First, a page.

Sen. Carl Levin (D-Mich.) predicted Sunday that "Don't ask, don't tell" will be repealed as President Barack Obama promised Saturday.
“I will end ‘Don’t ask, don’t tell,'" Obama said Saturday night at a Human Rights Campaign dinner, without giving a timetable to end the ban on gays serving openly in the military.
"I think he will and he can," Levin said when asked by "Meet the Press" host David Gregory whether the president, who has been criticized by many in the gay community for lagging on gay-rights issues, will follow through on his pledge.
The Senate Armed Services Committee chairman said the policy would have to be changed with "thoughfulness and care," though, and with the input of military leaders.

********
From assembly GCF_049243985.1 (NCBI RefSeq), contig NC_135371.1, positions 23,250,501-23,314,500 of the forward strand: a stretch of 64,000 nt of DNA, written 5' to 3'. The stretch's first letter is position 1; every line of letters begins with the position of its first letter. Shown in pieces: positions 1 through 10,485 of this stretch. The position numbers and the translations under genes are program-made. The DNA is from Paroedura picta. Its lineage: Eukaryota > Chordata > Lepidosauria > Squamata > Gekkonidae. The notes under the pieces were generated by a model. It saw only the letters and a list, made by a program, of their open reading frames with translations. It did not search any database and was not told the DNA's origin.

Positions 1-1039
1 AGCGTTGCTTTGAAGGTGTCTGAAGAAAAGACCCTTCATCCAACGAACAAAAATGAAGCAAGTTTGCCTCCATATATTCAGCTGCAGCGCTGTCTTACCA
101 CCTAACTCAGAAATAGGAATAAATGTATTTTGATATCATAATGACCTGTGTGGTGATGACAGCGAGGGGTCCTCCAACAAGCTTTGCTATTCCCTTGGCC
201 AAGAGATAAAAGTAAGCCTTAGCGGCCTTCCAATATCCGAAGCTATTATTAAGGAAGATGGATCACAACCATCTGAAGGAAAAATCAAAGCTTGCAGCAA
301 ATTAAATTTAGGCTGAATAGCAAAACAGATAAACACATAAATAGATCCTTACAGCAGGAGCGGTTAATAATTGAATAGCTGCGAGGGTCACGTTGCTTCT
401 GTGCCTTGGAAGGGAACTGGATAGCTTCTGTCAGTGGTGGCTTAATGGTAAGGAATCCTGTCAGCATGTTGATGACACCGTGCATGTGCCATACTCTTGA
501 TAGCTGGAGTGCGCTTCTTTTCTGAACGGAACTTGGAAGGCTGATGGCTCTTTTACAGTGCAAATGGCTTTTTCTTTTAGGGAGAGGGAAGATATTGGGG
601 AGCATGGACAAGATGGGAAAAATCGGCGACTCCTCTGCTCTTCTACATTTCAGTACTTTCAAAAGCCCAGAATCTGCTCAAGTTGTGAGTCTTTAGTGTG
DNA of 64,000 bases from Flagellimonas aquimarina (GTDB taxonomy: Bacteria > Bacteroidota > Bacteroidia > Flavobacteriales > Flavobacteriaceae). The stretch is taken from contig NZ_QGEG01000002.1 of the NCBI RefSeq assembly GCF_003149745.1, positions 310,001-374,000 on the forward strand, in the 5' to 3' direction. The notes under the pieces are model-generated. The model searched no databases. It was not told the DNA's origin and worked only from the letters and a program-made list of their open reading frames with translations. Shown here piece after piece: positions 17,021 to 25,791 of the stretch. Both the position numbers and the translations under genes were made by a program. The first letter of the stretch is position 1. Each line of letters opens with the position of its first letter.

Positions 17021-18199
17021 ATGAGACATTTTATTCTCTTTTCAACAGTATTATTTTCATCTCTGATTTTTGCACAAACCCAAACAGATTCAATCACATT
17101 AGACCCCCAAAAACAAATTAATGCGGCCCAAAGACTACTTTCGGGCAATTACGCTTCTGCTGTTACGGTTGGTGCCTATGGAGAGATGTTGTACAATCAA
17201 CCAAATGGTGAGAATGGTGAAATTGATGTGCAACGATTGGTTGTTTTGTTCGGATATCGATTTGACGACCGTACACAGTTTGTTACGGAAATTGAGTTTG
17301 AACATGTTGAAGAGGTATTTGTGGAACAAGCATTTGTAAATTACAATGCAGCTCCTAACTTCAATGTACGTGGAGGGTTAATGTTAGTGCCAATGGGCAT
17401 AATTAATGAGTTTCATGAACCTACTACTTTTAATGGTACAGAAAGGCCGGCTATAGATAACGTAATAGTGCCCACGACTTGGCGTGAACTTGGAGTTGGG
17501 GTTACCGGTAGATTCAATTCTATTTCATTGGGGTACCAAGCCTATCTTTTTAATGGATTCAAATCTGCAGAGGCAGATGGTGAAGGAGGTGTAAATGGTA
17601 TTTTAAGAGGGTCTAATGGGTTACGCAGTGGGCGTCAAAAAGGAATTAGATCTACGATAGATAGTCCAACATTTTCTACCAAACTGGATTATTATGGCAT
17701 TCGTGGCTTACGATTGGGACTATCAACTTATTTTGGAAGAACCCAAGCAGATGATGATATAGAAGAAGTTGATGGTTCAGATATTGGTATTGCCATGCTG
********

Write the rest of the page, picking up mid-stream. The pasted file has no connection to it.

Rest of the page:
Former Chairman of the Joint Chiefs of Staff Gen. Richard Myers, also appearing on "Meet the Press," would not weigh in on whether the policy should be overturned, but stressed that the Pentagon and senior military officials must be part of the process.
Former Souther Commander Gen. Barry McCaffrey said it should be up to Congress to change the law.
Armed Services Committee member Sen. Lindsey Graham (R-S.C.) echoed the call for the military to be involved in the process, but likewise didn't weigh in on overturning the policy.
"I'm not going to make policy based on a campaign rally," Graham said.